Monday, January 18, 2010

Haiti

January 18, 2010


It is hard to know what to say about Haiti, except that compassion requires response in some way shape or form. At All Saints’ we are encouraging donations through Episcopal Relief and Development. You can access this through the front page of our website or here.

I was struck by David Brooks recent article in the New York Times claiming that the issue in Haiti is poverty rather than simple natural disaster. He compared the 67 deaths of an earthquake of equal severity on the Richter scale in San Francisco in 1989 with the thousands upon thousands of the Haiti disaster concluding that the difference was poverty rather than anything else. In the US we could afford buildings that had steel rods in the concrete and cinderblock. In Haiti that was not standard. I am not going the route of some who like to blame the victims for their distress. At the same time we do not seem to know how to assist such places in economic development. The neighboring Dominican Republic appears to be in much better shape by any measurement. How can widespread corruption in Haiti not be one factor in the difference? Money by itself is not the answer. If that were the case then all the money sent home by Haitians living in the US and all the aid over the years would have made some sort of difference to the system. Surely change must come from within or possibly from people well and truly embedded, trusted partners in and for the long haul.

Haiti is the largest diocese of The Episcopal Church in terms of numbers of people. Why can we not serve as such trusted partners? What would make the difference?

1 comment:

James said...

Of course Brooks was right in acknowledging that the crushing poverty of Haiti made things all the worse.

In considering our (the EC and other Christian churches and charities) development aid I have not seen a realistic appraisal of the cause of the poverty. All too often the blame seems to go back to colonialism or capitalism, but the former colonies which have embraced representative government, free markets and rule of law, have prospered. Furthermore, Haiti has been at least nominally independent for more than two hundred years. I think that next to the US it is the oldest independent nation in the Western Hemisphere, but it's poverty has been so great that it has not been able to assert itself in a way that has been healthy for its people or the world community.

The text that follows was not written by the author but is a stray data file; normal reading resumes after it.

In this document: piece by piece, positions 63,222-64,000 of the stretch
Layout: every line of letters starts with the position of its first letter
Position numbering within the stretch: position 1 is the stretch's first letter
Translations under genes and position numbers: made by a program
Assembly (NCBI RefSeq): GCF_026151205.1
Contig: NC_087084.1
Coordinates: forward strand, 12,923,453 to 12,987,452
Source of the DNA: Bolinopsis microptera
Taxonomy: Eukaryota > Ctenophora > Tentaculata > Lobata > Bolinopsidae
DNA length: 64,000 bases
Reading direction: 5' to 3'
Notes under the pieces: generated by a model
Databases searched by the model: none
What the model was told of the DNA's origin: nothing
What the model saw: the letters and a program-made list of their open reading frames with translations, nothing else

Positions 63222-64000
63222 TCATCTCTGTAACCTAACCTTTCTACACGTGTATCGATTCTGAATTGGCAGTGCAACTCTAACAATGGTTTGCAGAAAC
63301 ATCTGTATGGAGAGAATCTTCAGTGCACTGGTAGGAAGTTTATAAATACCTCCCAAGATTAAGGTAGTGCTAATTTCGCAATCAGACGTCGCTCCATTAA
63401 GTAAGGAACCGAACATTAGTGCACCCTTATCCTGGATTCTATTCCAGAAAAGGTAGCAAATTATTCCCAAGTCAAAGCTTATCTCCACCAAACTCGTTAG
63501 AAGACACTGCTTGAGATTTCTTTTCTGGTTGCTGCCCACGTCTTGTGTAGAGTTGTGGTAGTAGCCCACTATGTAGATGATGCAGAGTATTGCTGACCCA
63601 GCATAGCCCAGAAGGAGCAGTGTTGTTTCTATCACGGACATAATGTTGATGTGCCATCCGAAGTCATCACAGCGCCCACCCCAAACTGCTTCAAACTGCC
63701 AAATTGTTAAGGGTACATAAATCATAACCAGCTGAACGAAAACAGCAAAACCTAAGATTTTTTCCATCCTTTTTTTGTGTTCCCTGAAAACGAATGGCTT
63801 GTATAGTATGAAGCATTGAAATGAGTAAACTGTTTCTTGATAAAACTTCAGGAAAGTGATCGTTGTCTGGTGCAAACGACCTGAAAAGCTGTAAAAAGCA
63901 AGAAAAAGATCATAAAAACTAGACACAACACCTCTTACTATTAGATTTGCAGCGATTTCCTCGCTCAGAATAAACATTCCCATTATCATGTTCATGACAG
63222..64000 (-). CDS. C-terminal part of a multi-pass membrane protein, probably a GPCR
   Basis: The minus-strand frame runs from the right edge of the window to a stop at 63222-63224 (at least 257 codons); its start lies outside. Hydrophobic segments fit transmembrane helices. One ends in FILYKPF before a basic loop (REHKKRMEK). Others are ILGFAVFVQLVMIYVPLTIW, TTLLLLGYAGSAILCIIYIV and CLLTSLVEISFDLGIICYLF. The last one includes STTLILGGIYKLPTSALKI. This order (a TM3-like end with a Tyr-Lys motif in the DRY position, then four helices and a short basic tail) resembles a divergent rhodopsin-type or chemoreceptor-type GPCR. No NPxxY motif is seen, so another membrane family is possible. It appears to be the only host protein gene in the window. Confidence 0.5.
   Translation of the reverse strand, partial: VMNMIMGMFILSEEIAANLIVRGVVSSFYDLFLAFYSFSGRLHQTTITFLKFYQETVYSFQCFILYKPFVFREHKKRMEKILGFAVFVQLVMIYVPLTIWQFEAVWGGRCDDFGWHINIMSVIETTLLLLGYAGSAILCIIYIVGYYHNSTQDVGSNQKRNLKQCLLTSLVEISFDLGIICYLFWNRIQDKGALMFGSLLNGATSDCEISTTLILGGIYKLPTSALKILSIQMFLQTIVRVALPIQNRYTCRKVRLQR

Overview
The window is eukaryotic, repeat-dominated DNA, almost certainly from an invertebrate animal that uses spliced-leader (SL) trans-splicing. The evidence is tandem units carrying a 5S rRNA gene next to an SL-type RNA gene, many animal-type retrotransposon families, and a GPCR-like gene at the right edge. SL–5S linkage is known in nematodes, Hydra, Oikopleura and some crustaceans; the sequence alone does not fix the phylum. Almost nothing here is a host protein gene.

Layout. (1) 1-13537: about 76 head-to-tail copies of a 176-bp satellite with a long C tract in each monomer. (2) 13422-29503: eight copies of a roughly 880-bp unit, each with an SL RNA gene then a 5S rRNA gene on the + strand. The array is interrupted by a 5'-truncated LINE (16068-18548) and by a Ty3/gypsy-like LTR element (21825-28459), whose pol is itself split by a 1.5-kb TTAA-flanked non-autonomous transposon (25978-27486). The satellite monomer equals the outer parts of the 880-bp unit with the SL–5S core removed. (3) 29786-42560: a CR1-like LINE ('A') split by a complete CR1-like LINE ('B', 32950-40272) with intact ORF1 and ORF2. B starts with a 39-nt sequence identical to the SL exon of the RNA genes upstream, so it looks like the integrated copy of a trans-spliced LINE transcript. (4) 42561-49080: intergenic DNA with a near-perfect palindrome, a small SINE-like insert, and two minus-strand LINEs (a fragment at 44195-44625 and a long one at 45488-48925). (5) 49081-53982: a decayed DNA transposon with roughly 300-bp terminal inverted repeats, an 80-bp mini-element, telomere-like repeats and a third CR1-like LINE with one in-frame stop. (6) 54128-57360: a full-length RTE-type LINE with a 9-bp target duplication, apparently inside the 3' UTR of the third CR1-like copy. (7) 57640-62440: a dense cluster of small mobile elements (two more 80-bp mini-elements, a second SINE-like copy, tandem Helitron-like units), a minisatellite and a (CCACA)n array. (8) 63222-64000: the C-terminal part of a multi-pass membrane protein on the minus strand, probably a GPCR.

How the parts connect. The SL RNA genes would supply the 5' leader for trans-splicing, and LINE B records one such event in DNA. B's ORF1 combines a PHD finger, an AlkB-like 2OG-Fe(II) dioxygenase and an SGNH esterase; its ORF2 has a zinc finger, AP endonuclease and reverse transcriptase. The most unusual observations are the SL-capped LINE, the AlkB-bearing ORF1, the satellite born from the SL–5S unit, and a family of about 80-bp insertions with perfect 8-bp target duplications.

I am not pointing these things out to blame to the Haitian people, nor citizens of other direly poor countries, but rather the people who have ruled them. All too many poverty stricken countries are ruled by thugs of one stripe or another who are able to view the poverty of their people as 1. not their problem, and 2. as an opportunity for international aid that can enrich themselves and the ruling elite. It would be instructive to see how many dollars of aid are stashed in Swiss bank accounts of various third world rulers.
That fact brings up the difficult question in Christian development schemes of how can you help the people without enriching the people whose misrule keeps them in poverty. The more that foreign governments, NGOs charities and churches pour into a country, the less the recipient government has to do on its own and has additional opportunities to loot the intended beneficiaries.

It seems analagous in some way to the decision that All Saints made when we recognized that the night shelter was simply an enabler of self destructive behavior and made the switch to the Covenant Community which requires the recipient of the aid to take responsibility for his life and recovery.

Of course, in foreign aid the recipients can usually do little or nothing to change the behavior of thier rulers, hence their continued poverty.

How this idea could be adapted to Christian development aid (not emergency help as needed now in Haiti)is a very thorny one that I have not seen addressed publicly by the EC, although it surely must be part of the considerations of churches and charities. Perhaps you could point me in a direction where I might find an answer.

I appolgize for this long comment, but your post brought this issue up in a way that I could discuss it. It has been a concern of mine for many years, but I have never spoken to anyone about it before. What do you suggest?

James Marshall